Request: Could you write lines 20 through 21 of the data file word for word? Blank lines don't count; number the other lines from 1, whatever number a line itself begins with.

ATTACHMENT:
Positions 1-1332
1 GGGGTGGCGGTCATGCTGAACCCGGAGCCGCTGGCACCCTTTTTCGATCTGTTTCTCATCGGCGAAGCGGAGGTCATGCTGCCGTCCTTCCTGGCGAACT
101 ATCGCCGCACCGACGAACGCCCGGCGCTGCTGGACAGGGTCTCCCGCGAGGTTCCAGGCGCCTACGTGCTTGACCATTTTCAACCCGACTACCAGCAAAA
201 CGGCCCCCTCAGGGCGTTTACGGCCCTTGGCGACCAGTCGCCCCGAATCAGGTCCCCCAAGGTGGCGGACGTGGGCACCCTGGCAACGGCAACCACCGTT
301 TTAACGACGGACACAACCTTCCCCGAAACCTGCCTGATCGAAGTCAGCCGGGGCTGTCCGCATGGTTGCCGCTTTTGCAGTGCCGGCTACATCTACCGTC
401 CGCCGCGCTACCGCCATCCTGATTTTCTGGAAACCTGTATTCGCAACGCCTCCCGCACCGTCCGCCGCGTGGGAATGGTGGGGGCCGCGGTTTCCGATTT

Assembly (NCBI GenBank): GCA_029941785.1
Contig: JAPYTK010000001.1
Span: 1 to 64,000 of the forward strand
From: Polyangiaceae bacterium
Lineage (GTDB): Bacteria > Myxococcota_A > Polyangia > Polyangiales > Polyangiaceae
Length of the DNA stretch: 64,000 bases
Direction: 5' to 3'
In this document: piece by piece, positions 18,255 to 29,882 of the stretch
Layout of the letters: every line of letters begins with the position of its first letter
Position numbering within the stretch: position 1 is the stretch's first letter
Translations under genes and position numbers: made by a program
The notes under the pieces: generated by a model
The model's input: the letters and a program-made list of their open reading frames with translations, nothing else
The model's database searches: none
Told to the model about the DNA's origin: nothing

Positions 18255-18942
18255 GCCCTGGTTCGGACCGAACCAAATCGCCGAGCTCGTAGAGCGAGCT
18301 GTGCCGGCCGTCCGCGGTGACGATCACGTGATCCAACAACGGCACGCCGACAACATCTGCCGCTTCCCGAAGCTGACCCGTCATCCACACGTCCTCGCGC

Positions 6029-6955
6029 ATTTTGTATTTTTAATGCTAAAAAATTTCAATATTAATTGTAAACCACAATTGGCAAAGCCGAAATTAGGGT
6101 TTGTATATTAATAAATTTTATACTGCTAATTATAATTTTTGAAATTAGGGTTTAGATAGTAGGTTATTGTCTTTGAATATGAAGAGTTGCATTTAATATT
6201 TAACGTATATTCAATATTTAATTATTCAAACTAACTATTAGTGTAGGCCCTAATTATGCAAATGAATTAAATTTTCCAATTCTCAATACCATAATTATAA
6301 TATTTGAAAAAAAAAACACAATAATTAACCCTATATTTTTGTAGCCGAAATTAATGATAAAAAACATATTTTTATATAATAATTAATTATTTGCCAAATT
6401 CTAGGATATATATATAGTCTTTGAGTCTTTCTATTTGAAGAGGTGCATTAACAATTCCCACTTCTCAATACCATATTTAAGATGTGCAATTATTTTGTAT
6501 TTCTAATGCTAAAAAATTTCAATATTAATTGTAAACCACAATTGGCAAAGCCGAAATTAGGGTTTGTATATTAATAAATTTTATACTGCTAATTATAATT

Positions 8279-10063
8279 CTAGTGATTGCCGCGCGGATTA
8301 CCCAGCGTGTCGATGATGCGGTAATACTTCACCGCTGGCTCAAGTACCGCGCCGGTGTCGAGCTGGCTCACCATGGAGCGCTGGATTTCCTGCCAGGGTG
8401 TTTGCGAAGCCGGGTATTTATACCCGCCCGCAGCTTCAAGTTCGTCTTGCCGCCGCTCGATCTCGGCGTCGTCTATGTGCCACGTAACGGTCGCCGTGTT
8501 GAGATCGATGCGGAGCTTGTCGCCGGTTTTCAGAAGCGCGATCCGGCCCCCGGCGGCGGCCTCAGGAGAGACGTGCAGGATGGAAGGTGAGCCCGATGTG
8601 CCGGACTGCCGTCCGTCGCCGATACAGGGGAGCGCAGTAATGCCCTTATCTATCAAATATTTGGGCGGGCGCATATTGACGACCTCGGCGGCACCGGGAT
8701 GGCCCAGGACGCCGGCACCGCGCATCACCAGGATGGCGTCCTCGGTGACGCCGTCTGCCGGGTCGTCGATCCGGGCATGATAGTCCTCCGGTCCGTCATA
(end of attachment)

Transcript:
The model's database searches: none
Told to the model about the DNA's origin: nothing